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MailTribune.com
  • Riverfront or city, home values are climbing

    Inventory has shrunk 32% in the past year
  • Riverfront homes and single-family residences in communities along the Rogue River have seen a resurgence following a long decline.
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  • Riverfront homes and single-family residences in communities along the Rogue River have seen a resurgence following a long decline.
    The median price for existing houses in Eagle Point, Shady Cove/Trail and Gold Hill/Rogue River areas all saw median price jumps of better than 20 percent between Aug. 1 and Oct. 31, according to figures compiled by the Southern Oregon Multiple Listing Service.
    "Houses along the river have been selling quite readily for the last six months to a year," said Mike Malepsy of Windermere/Trails End Real Estate in Shady Cove. "Prices fell over the last five years to the point where you could buy a house for what lots were costing. There has been a strong demand for river property — if it's priced right."
    The median sales price for existing homes in Jackson County rose 11.6 percent to $174,101 from $156,000 a year earlier as transactions jumped 28.4 percent to 561 from 437 during the same period a year ago.
    In Eagle Point, the median sales price — half above and half below — for the three-month period was $195,000. Likewise, the median sales price in the Upper Rogue region was $195,000 and in the area around Gold Hill and Rogue River, the median price was $163,000.
    "You're not seeing buyers ask if we're at the bottom any more because inventory is shrinking and that shrinking inventory has created a little bit of a frenzy," Malepsy said. "Across the board, you are seeing certain parts of the valley showing strength and east Medford has enjoyed the best activity. But the river is so unique, people who have the money and want the lifestyle are recognizing the values there."
    River properties generally avoided falling into the distressed ranks, Malepsy said. "A few, yes, but for the most part it's been regular moms and pops who have gotten to that stage of life where they are selling."
    The catch, however, is that values have been diminished by nearby foreclosures and short sales, he said. As a result, "they are selling for a very reasonable price."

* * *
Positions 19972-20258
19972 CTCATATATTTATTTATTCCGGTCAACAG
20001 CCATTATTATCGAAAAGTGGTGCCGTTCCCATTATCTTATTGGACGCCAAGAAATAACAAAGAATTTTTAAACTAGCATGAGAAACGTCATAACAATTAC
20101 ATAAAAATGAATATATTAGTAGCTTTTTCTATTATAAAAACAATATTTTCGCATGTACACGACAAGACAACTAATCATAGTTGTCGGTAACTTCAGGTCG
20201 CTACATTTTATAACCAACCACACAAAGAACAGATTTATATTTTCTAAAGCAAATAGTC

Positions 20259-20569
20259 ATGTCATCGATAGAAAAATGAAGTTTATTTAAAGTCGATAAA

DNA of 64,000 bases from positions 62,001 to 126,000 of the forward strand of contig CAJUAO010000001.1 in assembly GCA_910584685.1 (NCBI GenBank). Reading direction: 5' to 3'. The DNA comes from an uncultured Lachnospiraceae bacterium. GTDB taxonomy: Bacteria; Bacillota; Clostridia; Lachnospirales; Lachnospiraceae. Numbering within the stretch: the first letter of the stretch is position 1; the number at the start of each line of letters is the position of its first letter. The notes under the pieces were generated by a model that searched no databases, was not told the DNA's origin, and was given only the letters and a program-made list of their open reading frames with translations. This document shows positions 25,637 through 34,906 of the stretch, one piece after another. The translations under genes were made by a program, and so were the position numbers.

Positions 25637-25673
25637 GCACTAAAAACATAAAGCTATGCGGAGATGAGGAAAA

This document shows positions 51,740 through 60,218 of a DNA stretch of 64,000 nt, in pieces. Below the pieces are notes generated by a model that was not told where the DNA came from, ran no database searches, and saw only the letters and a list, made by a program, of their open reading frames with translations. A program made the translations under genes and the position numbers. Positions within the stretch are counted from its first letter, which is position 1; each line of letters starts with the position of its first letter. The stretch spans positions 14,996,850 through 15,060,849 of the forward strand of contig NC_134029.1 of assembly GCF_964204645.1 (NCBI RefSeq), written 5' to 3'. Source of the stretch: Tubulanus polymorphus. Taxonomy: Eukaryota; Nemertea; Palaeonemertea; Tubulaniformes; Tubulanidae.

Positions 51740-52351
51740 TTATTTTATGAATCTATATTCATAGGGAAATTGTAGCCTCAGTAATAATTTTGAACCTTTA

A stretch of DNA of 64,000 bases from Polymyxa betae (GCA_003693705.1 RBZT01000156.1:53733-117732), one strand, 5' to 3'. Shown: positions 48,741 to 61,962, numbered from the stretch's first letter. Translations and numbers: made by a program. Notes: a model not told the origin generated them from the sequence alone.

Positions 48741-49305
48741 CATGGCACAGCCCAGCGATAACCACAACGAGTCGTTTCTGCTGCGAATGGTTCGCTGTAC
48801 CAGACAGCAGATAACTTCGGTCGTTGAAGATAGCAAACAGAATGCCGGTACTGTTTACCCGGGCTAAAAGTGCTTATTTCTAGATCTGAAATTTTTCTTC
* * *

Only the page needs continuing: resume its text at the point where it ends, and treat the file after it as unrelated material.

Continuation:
While interest rates on 30-year mortgages are in the 4 percent range, the inventory has tumbled 32.1 percent to 1,012 from 1,490 in the past year. From the end of September to the end of October, the number of units on the market dwindled by 127 units.
    Colin Mullane, a spokesman for the Rogue Valley Association of Realtors, said there is less than a four-month supply of existing homes on the market, based on the pace of the past three months.
    "It's dropped since we took that measure last Monday to 960 homes," Mullane said. "We were as high as 18 to 19 months supply in 2008 and 2009."
    The houses that sold during the three month period ending Oct. 31 dropped to 59 days, down from 101 days a year ago.
    Distressed sales made up less than 40 percent of the deals during the three-month run as the broader market picked up enough and even top-end houses were moving.
    Terry Rasmussen, an agent with John L. Scott Realty, said two homes in the $2.2 million range sold — one near Highway 140 and the other off Coal Mine Road.
    "Recovery starts at the low end of the market, but we're starting to see it through all layers of the market," Rasmussen said. "Even in good times, $2 million homes don't sell very often."
    The upward pressure produced six offers on one east Medford home. After "a couple of days" on the market, Rasmussen said, the four-bedroom, three-bath house fetched $11,000 more than the listed $209,000 asking price.
    "There is just such a lack of inventory right now," he said. "There are more buyers than sellers and I don't expect that to change through the winter."
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